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IEP 101

It’s IEP season.  That magical time of year when we devise goals for our kids in hopes of empowering them to reach their maximum potential for the upcoming year.  We prepare for the day with mixed emotions, anticipating goals that have been met and some that haven’t.  We reach out to teachers and therapists to work together to determine the best wording and criteria in each area.  It’s sometimes exciting, sometimes daunting, usually a lot of both.

I have 2 kids in special education, and between the two of them I have almost 20 IEP meetings under my belt.  For most of the IEP’s a few simple practices optimize the process. Obviously there are extenuating circumstances in which the preparation and meeting are difficult, but for the vast majority of the time, these tips have improved my experience.

  • First and most importantly, you are a part of the professional team.  It’s beneficial to prepare for this meeting as you would for a professional meeting.   This includes dressing in appropriate clothing, even when you are tired and your yoga pants are calling your name.  Presenting as part of the professional team and carrying yourself in a businesslike manner will garner respect.
  • Set the tone.  Start out on a positive note, even if you anticipate a tense meeting (I would argue especially if you anticipate a tense meeting).  Think ahead of an item of praise or gratitude which you can use to establish a positive atmosphere.
  • Communicate clearly.   Ask questions, including asking for clarification of any professional jargon used.  Make use of the opportunity when they ask for your concerns to voice as many concerns as you can think of.  Write them down so you don’t forget anything.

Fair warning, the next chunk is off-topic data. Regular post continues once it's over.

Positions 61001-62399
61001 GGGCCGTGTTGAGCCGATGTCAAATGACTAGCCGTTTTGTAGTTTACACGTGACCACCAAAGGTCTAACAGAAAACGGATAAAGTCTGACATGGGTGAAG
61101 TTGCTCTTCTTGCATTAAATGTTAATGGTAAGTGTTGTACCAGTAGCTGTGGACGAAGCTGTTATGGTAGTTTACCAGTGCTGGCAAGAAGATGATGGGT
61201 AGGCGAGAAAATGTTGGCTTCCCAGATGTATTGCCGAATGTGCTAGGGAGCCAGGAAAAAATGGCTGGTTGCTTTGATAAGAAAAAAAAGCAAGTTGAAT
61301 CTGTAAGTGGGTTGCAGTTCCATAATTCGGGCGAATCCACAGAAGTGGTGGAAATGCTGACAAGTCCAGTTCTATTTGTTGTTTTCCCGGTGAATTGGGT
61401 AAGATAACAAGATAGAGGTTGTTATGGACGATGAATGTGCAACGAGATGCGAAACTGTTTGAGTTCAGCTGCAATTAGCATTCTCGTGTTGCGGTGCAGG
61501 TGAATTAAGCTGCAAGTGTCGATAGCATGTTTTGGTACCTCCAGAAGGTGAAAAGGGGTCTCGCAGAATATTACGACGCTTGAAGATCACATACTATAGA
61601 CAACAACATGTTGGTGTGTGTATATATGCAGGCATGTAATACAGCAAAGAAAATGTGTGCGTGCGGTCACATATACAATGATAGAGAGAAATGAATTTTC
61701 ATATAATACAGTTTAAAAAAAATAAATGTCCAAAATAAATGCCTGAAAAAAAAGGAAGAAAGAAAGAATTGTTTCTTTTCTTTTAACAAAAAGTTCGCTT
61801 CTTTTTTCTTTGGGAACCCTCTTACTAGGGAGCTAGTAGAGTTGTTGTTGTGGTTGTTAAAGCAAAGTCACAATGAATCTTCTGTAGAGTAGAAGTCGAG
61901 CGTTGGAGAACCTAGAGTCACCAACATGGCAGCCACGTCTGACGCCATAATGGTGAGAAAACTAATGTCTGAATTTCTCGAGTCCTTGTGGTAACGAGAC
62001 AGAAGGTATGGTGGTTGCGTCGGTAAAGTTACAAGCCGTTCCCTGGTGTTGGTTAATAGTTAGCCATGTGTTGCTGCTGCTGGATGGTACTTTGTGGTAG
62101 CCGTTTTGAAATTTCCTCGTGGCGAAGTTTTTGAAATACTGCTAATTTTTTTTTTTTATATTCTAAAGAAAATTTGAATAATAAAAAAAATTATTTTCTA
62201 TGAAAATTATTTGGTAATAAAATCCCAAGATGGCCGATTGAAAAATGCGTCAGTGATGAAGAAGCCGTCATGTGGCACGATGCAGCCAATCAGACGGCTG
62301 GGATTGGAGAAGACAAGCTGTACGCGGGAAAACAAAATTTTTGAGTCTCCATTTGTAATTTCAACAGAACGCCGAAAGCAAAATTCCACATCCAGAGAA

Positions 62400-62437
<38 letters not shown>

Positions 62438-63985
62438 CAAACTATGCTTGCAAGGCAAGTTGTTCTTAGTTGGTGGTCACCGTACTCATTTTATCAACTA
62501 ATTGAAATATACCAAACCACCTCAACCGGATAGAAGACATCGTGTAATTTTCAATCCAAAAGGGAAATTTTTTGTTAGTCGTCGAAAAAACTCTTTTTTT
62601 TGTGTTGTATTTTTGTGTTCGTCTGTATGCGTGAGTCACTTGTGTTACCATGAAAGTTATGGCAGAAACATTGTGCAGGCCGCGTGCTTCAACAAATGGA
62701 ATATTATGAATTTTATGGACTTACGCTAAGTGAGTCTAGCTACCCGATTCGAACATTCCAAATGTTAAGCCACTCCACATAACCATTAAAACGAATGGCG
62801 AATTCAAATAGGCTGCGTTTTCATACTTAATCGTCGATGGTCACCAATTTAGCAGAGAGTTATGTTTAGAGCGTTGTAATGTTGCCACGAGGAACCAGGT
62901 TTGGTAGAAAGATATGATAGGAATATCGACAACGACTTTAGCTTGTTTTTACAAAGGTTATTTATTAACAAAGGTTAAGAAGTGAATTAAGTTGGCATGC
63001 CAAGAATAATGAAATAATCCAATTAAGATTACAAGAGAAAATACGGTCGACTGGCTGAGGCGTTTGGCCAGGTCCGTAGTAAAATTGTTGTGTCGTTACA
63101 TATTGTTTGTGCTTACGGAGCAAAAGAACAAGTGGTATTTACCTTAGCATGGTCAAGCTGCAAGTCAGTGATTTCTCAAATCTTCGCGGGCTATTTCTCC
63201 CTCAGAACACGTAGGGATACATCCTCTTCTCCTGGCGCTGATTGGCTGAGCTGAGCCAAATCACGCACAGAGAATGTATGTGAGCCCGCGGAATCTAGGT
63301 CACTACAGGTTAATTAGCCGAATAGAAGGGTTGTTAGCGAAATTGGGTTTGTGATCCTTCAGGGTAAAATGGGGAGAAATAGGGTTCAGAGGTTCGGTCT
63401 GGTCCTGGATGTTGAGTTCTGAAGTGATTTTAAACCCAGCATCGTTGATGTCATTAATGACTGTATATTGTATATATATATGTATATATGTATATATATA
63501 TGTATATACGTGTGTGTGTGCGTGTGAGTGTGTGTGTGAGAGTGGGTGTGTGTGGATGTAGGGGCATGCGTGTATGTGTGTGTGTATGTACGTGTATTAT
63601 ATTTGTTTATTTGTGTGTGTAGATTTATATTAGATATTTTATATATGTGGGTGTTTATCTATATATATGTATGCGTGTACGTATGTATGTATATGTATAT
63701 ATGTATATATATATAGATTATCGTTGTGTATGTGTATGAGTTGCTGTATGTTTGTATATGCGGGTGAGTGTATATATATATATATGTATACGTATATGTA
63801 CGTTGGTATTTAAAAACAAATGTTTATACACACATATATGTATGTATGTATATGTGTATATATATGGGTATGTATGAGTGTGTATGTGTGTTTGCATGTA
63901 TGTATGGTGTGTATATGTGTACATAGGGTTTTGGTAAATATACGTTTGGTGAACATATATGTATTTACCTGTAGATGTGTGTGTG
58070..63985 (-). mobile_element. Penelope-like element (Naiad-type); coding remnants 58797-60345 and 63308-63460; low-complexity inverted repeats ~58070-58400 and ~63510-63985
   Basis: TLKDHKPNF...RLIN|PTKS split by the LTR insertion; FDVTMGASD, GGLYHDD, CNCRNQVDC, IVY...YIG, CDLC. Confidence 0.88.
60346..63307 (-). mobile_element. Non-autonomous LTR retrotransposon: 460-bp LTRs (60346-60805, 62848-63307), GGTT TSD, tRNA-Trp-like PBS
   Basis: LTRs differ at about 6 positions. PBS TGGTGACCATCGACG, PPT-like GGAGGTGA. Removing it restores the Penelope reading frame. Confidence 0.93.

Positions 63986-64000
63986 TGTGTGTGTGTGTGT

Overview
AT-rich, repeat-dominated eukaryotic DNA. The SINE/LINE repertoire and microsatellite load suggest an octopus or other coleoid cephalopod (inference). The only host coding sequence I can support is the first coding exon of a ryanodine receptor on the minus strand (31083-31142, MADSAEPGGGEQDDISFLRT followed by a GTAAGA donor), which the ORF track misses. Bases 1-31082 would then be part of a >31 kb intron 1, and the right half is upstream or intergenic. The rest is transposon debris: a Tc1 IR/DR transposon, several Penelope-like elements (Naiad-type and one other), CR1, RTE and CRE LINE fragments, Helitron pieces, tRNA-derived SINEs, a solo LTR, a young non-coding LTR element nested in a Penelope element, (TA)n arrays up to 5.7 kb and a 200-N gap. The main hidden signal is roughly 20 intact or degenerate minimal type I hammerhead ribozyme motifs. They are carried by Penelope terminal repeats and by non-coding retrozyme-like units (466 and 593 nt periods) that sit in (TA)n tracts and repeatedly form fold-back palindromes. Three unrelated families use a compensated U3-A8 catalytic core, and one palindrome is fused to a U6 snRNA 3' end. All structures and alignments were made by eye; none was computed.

• Connect with the teacher(s) and therapist(s) in advance.  Technically they’re supposed to reach out to you, but don’t hesitate to be the one to make the connection.
  •  Keep copies of the progress reports so that you know which goals have been met, and what the progress is on those that aren’t yet accomplished.
  • Advocate calmly and clearly.  There will be times when you disagree with team members, and it’s natural to go Mama Bear when someone makes a negative statement about your child. Think ahead about how you can respond in an even tone and don’t be afraid to pause and take a few deep breaths or excuse yourself for a moment to avoid losing your cool.  You can’t undo an embarrassing moment after it’s played out.
  • Know your resources and laws in advance.  If you suspect that you won’t see eye to eye with the team regarding the best course of action for your child, research your rights in advance. Wrightslaw is an excellent resource, and local branches of The ARC often offer free professional advocates to help clarify your child’s rights and even attend meetings if necessary.
  • If you don’t agree with the IEP don’t sign it (if you live in an area that asks parents to sign IEP’s) .  Respectfully decline, go home and research your rights.  Once you have your information, write a respectful letter to the school stating your disagreement with the IEP and asking to reopen the IEP.
  • End the meeting on a good note. Even if there’s tension or disagreement, you can almost always find a positive note to end on, or at least thank the team for their time.

While addressing the potential negatives is necessary, the majority of IEP meetings are not negative events.  When approached proactively, you can often set the tone of the meeting and you’re relationship with the team, and accomplish good things on behalf of your child.  Whether this is your first or twenty-first IEP, best wishes!

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